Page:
On 26 November 1965, the Diamant launcher sent the 39 kg Astérix satellite into orbit from its launch base in Hammaguir. This major success turned France into a space power, well after the Russians and the Americans, and marked the beginning of European access to space.
Since then, Europe has achieved truly independent access to space with the Ariane launchers 1 to 5, reinforced by the recent decision to go ahead with development of Ariane 6.
To mark this 50th anniversary, the Air and Space Academy is organising a conference on the topic of European space launchers.
This event will examine the emerging competition in the USA, Russia, Japan and China, as well as looking at exciting developments in Europe such as the concept of a flexible family of launchers with Ariane 6 and Vega C, the creation of Airbus Safran Launchers as general contractor and the evolving role of Arianespace.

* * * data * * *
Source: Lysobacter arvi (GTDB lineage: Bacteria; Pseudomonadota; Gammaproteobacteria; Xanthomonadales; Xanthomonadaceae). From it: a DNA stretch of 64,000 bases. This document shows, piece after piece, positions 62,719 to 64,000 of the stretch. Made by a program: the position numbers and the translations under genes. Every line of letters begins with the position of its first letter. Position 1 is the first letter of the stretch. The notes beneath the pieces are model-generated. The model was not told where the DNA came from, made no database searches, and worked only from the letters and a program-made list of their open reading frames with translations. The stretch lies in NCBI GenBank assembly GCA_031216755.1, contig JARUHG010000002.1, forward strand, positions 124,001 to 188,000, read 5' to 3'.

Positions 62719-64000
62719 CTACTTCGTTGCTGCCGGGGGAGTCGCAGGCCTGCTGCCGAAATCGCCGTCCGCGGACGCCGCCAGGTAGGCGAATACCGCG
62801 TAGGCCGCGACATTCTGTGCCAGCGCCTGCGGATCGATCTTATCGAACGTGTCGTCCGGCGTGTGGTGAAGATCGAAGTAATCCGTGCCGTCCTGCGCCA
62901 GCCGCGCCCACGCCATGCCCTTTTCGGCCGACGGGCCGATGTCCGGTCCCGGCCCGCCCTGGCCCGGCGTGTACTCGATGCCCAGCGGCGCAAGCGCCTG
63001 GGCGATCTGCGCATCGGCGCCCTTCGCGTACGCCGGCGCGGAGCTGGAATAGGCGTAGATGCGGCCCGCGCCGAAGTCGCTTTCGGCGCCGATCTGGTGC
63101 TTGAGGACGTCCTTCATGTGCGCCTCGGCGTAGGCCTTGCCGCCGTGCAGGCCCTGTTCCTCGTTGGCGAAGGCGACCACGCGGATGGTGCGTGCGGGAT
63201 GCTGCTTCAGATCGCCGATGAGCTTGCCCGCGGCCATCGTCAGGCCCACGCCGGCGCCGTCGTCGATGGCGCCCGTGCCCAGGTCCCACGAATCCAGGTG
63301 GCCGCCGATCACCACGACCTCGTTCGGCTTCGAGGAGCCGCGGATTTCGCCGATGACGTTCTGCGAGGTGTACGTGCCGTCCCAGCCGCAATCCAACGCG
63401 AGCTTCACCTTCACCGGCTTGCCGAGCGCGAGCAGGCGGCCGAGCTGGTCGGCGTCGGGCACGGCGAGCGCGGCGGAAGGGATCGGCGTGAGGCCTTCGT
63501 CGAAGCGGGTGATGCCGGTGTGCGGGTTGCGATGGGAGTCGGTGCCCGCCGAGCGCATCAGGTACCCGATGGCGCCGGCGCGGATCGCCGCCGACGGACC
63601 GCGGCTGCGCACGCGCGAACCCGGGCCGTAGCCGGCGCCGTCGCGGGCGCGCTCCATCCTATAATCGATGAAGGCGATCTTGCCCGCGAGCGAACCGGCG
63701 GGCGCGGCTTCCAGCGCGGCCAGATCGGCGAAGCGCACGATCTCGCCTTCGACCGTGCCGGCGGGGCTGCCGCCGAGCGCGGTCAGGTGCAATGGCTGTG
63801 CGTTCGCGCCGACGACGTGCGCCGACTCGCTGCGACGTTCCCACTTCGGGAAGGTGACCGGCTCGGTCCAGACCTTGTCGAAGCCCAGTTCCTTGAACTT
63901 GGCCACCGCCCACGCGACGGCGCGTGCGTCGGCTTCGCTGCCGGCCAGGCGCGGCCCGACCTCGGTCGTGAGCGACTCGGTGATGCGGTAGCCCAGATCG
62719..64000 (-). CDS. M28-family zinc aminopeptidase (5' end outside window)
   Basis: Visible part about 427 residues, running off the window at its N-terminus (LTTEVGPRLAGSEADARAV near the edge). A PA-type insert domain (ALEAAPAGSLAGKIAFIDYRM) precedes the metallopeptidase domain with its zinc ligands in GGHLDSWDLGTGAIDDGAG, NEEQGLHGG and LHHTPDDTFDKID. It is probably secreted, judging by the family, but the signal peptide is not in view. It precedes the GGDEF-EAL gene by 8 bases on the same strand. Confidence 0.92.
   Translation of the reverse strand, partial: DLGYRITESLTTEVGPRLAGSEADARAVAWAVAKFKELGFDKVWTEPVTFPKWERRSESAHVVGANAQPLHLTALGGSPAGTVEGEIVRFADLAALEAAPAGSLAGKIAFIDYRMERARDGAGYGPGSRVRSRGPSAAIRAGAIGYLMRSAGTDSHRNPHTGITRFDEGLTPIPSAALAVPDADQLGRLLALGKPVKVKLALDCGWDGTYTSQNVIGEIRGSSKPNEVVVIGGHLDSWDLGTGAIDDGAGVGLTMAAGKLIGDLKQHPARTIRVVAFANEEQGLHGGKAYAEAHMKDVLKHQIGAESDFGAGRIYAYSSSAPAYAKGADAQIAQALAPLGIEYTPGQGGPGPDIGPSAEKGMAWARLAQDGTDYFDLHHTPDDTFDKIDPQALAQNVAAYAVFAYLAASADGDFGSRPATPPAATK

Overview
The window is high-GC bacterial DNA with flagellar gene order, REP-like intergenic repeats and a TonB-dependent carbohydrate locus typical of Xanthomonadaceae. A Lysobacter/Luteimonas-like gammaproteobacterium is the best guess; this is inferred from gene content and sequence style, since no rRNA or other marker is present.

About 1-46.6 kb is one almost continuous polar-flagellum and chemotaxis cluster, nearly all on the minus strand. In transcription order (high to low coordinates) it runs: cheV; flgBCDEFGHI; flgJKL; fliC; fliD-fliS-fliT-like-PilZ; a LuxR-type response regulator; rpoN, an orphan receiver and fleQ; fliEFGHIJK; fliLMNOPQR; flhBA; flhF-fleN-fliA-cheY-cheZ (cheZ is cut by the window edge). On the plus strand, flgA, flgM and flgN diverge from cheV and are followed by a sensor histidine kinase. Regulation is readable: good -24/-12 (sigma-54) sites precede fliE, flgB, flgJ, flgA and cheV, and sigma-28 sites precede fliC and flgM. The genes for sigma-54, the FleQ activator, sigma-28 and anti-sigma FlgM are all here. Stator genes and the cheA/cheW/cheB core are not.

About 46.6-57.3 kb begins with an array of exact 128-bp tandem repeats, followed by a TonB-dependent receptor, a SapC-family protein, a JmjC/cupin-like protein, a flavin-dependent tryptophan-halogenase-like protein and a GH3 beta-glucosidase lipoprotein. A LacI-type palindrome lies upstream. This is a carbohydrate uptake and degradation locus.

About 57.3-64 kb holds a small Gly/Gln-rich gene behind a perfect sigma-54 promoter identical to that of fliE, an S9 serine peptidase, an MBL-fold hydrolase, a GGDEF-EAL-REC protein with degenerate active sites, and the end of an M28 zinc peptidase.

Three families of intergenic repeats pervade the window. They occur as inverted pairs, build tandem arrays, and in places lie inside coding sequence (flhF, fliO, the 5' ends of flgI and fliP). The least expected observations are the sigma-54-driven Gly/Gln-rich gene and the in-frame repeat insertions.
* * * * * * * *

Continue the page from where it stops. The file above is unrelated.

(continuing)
The conference will call on top-level speakers to provide a clear, comprehensive panorama of current European launcher services. It will be structured around four sessions:
- The historical background
- The global environment and the market for launch services
- Europe's technical and organisational response to competition
- Future prospects for technical evolution.
After each session participants will be able to exchange views with speakers.
This conference should meet the expectations of all those who consider European independent access to space to be a strategic priority.